The Philadelphia Phillies season ended almost exactly one month ago after they failed to reach the postseason for the ninth consecutive season. That makes them the not-so-proud owners of the longest postseason drought in the National League and the second longest overall behind the Seattle Mariners (19 years.)
This team has a lot of work to do this offseason. They have to find a way to help close the gap within their division, especially with the Atlanta Braves. There are major decisions that need to be made that are critical to pushing this team over the near decade old hump into the postseason.
To GM or not to GM
Matt Klentak was removed from his general manager position on October 3rd. We still do not have a clear picture of just exactly how the Phillies front office is going to be structured as the calendar lurches towards November.
Principal owner John Middleton is calling the shots. That is for sure. Middleton is the man who ultimately makes the decisions and has had no qualms recently about making his involvement known. Anything that happens to the Phillies from here on out can be directly traced back to Middleton. Frankly, this has been the case since 2015-2016.
That said, Middleton has yet to commit to even hiring a new GM. What he has committed to is keeping Andy MacPhail around as team president and having him more involved in baseball operations. That is until MacPhail “retires” after the 2021 season when his contract expires. Middleton seems to have alluded to the possibility of MacPhail taking a more hands on approach while keeping interim GM Ned Rice in place until next year, essentially kicking the can down the road.
New Boss same as the Old Boss
This is an incredibly shortsighted decision for two reasons. One being that MacPhail may not even be good at his current job. Yes, Middleton has made it known that MacPhail does have two World Series championships to his resume, but those were in 1987 and 1991, 33 and 29 years ago respectively. The game has drastically changed in that time frame. Bryce Harper, Aaron Nola, and Rhys Hoskins weren’t even born yet. Zack Wheeler was one year-old in 1991. That is the core of the team MacPhail is currently in control of.
The other reason is that MacPhail was the person who hired the recently removed Klentak. Why should anyone have confidence in the man who hired and oversaw the GM who was removed after five seasons of sub .500 baseball?
There are some rumors that the Phillies will indeed look to hire a traditional general manager. J.J. Piccolo of the small-market Kansas City Royals has been connected, as has former Red Sox president Dave Dombrowski.
The front office structure is the most important decision facing the Phillies this offseason. They need to find someone who can oversee an organization that has been lapped by practically all of its rivals in player development. They cannot just punt the decision to 2021.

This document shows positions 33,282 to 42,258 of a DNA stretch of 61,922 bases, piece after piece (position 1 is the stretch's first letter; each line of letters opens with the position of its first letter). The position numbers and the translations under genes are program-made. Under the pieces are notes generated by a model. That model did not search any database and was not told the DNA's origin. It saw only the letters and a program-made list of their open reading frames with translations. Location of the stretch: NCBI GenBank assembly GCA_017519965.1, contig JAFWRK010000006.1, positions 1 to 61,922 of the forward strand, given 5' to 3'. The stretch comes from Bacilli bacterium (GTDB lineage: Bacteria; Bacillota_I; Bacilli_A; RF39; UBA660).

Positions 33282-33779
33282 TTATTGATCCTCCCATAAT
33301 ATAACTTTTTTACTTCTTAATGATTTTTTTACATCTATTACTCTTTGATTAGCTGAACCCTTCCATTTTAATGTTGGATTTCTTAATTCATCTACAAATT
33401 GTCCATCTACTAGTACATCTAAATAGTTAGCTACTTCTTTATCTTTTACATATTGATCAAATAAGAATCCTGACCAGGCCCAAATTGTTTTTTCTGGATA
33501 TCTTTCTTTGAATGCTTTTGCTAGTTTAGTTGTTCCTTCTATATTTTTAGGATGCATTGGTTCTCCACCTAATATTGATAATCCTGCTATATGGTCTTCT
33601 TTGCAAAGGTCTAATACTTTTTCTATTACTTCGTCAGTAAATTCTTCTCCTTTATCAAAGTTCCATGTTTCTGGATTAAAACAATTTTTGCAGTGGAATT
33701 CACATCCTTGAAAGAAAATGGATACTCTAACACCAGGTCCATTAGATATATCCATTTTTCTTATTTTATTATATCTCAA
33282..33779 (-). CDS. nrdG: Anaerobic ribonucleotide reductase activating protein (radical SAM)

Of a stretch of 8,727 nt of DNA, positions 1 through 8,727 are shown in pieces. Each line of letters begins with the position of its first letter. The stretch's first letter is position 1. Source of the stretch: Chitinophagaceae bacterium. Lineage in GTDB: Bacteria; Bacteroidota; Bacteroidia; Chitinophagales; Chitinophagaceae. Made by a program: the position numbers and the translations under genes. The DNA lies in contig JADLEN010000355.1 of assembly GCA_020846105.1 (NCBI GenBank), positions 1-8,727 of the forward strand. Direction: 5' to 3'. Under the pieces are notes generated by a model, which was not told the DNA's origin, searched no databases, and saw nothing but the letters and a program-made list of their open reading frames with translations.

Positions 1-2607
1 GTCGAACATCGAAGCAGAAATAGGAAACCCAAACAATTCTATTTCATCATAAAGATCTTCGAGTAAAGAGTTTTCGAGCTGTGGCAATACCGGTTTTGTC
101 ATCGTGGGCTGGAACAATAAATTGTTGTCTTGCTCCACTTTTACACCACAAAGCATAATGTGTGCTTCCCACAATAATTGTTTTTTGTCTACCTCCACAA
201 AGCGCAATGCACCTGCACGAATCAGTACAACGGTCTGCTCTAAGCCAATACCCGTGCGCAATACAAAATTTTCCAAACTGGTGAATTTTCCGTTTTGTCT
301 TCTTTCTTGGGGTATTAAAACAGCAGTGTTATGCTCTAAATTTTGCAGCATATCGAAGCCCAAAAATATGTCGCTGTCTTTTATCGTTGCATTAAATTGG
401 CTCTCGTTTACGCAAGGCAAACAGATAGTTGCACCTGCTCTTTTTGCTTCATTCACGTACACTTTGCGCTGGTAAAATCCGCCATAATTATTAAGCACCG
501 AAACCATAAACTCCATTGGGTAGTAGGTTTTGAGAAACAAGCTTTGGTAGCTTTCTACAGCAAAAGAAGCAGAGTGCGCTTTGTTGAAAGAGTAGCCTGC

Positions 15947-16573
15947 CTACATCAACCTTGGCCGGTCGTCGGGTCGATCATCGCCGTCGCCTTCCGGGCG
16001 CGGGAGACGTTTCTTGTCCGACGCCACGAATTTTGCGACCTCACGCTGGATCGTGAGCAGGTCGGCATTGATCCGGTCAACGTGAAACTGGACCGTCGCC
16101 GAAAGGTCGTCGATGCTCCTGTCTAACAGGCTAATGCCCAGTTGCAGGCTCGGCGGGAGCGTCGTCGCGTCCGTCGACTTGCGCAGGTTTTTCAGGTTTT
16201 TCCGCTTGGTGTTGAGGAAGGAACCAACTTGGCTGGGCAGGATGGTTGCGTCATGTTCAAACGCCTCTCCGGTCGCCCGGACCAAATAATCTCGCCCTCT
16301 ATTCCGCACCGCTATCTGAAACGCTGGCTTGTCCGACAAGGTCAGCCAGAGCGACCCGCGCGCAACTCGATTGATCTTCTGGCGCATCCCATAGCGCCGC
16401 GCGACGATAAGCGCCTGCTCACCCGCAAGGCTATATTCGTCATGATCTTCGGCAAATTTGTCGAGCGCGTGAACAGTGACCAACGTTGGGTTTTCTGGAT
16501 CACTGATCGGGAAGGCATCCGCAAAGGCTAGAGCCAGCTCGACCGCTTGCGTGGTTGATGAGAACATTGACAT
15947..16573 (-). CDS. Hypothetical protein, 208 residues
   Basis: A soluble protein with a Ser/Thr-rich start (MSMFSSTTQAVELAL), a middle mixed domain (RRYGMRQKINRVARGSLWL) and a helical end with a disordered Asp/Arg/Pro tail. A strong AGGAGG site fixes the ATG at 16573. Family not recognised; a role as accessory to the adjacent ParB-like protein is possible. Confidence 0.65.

Make a decision on J.T.
All-Star catcher J.T. Realmuto’s contract status has been a topic of discussion dating back to when he was acquired before the 2019 season. Now he is set to hit the open market. The Phillies dropped the ball dramatically on this in not moving to lock up Realmuto quickly after he was acquired or while he was in the midst of his career high 2019 season. They let his price tag run up and then even took him to arbitration to save $2M and avoid going over the luxury tax.
The Negotiations were Short
The last we heard of any official talks was back in the spring before the COVID-19 pandemic shut down baseball. The Phillies were already looking to be budget conscious. They will almost certainly tighten the purse strings in a down year for revenue. To be clear, that is an incredibly poor decision. Middleton’s previously thought to be deep pockets were the Phillies only real competitive advantage in roster building.
But here we are. Realmuto is seeking a record breaking contract for a catcher. He has been adamant that the best players will always get their due, even in a year with down revenue across the board. Realmuto is certainly the best position player available with Mookie Betts off the board. The bidding will start at Joe Mauer’s record $23M average annual value. It very well may reach $200M overall.
The Phillies dug themselves this hole and now must decide what to do. Do they give Realmuto what he wants and take the risk of paying a 30 year old catcher $200M? Or do they let him walk knowing they traded their best prospect into the division for roughly 200 games of Realmuto?
The feeling here is that the Phillies will certainly make an attempt, but they will have a limit. They may very well just try to outbid all other suitors rather than giving Realmuto what he wants, banking on the market being depressed. That is an incredibly risky gamble, especially considering the Mets and their new billionaire owner are thought to be strong contenders. The Yankees, Dodgers, and Nationals could be involved as well.
We all know by now so we won’t rehash it. The Phillies had the third worst bullpen ERA since the stat was recorded. It is by far the biggest upgrade they need to make to contend.